Ladies and gentlemen, if you live in Portugal, love technology and haven’t signed up for Google DevFest, my question for you is: what the hell are you waiting for? Google DevFest will take place in ISCTE-IUL on the 1st and 2nd of March. We will have a 24h hour hackathon, lots of workshops related to Google technologies (Maps, Earth, Android, etc), food to keep you going and prizes for the best hacks.
Keep in mind that the signups end soon and that we are limited to 200 participants. Make sure you put an effort on your personal pitch, because that’s the only way we can pick people out of the crowd. You can learn more at our official blog. Hope to see you there!
The year 2012 was pretty big for me. I felt like I should summarize what I’ve been through for the last months, so here it is.
Starting with the academic part of my life, I spent a lot of time working on my Master thesis. It was, undoubtedly, the most stressful and challenging thing I’ve ever done. I wasn’t expecting the experience to have so many moments of desperation, or being as difficult as it was. I think that most negative feelings during that time came from the fact that I am a perfectionist and I cannot stand being stuck on a problem. For me, challenges are meant to be solved, and scientific research might very likely throw you into a period of stagnation that I just wasn’t used to. It got so bad that it had an impact on my health, although that has been overcome.
Thankfully, I had lots of support. In my research, my supervisors were amazing and helped me far beyond my expectations. My girlfriend was essential and I’m pretty sure I couldn’t have done it without her everyday support, as well as helping me put things into perspective. My family helped me in any way they could, allowing me to focus on my work and not having to worry about other things, and my friends also had a very important role by allowing me to sometimes forget about work and just enjoy the moment.
It ended up well, though. I was really proud of the thesis, the defense went extremely well, and I achieved a perfect score which stunned me (and still does). Now I have 3 more years to finish my PhD, which will be a continuation of theme of my MSc thesis, Evolutionary Robotics.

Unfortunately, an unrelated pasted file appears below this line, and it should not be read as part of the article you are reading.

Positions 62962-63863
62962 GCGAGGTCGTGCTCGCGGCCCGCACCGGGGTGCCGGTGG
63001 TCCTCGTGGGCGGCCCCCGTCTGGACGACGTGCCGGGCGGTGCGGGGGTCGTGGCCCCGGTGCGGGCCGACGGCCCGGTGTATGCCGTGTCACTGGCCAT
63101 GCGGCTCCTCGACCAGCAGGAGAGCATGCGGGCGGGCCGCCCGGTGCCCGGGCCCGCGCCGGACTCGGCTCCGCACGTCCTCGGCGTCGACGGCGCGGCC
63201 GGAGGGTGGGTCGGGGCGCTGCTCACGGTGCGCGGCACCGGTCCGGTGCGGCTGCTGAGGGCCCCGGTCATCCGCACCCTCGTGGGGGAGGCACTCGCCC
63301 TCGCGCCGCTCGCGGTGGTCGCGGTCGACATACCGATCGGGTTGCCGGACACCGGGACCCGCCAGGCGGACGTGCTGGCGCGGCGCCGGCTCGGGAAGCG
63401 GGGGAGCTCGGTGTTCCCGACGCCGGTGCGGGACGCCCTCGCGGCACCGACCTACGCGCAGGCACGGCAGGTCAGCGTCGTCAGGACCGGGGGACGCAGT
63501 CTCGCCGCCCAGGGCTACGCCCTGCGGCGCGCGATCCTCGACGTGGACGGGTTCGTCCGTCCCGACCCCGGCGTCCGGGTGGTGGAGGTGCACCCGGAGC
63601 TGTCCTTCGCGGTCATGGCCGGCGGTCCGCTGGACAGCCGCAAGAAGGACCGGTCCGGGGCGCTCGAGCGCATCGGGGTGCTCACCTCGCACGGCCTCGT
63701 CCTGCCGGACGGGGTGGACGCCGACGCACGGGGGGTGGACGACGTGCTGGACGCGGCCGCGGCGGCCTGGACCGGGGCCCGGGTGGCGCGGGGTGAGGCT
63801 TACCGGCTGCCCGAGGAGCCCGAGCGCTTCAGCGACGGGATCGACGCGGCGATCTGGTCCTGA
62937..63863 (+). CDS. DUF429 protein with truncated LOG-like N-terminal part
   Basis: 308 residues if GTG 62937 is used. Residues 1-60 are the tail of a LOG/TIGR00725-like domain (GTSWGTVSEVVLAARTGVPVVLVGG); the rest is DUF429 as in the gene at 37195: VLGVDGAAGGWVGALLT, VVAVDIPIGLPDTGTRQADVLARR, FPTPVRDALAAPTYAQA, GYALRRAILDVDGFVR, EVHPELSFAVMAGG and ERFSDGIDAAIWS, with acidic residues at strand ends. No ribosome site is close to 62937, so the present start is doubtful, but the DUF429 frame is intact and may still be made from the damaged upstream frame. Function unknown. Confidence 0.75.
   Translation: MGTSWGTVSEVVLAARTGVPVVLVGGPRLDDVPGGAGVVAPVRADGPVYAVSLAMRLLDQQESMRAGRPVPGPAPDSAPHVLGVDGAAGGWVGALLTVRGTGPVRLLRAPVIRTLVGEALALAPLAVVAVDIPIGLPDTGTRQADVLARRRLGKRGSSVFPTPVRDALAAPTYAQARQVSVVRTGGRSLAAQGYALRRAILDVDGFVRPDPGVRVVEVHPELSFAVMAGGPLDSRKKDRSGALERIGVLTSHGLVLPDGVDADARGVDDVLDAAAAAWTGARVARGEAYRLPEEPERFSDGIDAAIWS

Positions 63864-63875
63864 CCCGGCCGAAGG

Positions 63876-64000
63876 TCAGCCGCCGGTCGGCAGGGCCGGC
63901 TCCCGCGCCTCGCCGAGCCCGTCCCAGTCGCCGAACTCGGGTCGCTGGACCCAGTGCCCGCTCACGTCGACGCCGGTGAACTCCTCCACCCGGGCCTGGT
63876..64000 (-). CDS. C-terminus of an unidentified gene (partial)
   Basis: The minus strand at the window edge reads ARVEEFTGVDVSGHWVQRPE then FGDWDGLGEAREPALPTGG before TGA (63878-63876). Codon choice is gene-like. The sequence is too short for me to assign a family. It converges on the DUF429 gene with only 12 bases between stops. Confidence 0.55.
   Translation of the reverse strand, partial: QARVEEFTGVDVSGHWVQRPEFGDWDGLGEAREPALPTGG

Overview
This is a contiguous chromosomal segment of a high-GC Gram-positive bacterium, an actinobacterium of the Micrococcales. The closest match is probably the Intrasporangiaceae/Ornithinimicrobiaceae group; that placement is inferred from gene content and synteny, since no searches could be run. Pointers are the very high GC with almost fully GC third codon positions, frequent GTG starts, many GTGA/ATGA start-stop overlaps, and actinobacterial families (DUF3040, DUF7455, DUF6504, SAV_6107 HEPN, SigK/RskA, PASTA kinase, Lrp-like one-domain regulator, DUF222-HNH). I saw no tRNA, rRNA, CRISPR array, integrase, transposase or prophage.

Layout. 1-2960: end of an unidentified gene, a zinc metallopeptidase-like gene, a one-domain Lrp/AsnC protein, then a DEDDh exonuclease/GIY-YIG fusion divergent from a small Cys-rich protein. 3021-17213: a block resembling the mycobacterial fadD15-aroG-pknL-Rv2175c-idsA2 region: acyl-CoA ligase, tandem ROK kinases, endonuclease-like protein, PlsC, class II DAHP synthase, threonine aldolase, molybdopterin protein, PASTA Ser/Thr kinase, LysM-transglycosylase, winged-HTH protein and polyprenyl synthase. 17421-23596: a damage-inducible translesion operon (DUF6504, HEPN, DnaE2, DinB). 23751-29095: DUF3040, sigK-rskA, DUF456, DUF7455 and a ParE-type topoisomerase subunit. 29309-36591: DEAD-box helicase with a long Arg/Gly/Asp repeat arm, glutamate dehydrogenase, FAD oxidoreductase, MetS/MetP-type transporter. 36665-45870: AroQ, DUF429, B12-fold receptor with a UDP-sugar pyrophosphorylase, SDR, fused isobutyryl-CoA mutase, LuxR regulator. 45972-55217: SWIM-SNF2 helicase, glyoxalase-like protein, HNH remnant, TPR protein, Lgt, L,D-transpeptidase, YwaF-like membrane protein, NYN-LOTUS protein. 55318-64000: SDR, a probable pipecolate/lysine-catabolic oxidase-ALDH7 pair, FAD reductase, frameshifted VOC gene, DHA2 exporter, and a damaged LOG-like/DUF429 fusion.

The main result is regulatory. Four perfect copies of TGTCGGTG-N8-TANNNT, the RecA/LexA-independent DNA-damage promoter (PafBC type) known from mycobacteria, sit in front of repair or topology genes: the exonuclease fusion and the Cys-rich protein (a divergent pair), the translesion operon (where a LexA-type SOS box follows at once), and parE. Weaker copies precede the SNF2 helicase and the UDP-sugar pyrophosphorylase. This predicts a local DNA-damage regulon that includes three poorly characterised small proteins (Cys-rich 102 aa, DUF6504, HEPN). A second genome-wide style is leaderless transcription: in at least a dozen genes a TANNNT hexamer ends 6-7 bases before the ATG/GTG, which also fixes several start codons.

One of the nice things about research is that you get to travel. This year I went to 2 international conferences: one in Montpellier, France, and one in San Diego, USA. These are awesome ways not only to meet interesting people in your line of research, get to see what the current state of the art is, but also to do some sightseeing if you are into traveling. I also had the opportunity to take my girlfriend along to the USA trip and visit New York, which was amazing
One of last year’s “new year’s resolutions” was that I would start going to the gym, and I kept that promise. Starting in January, I signed up for a local gym and have been working out an average of 1 session per week. I would like to be able to go more often, but there are some weeks where I can’t allocate a full morning to go. I was in a really bad shape before, but this year I’ve already participated in 2 mini-marathons of 5 km and 8 km. Not a bad start for someone who has always been terrible at sports. Maybe next year I’ll be fit enough to try a half-marathon!
I also started reading (much) more. I have never dedicated much time to reading, partly because I didn’t have much free time, but I’ve found that you can turn that awful commute into a pleasant experience by getting some audiobooks. I managed to read/listen a whopping 27 books this year, just by turning useless time into reading time. If you’ve never tried it, you should. Some of the guys that read these books are brilliant at it, and the story comes alive inside your head. I read mostly Sci-Fi, but I also went through a couple of biographies, technology, and even philosophy books.
I also took up geocaching with my girlfriend on our free time, which proved to be an awesome way to know nice places. If you don’t know what it is, it’s basically a global treasure hunt. There are almost 2 million small containers, or “geocaches” hidden in (usually) cool locations worldwide. The owner of the cache lists its GPS coordinates and some information/hints online, and then other people can try to find them. Once you find one, you sign a physical logbook and log it online afterwards. Some bigger caches allow you to trade some small items with fellow geocachers. We’ve already found around 60 caches, hidden 3, and are planning on hiding a couple more.
Moving over to the more geeky side, I messed around with floppy disk drives and took my first steps in emulation. We ended up extending the floppy drive project on this year’s Codebits, which earned us the 4th place on the audience’s choice category! I gave a talk there entitled Evolution and Robots – How to create artificial brains for machines, give it a watch if you want to know WTF is my research about.
For 2013, my new year’s resolution will be to play guitar at least 30 minutes everyday. I’ve had my guitars for some years now, but I never had much time to practice until now. I also want to keep up the good habit of reading, so I’ve set the goal to an average of 2 books a month. Oh, and I can’t forget about the gym… I’ll try to improve my attendance rate.
That’s it, have a great year!read more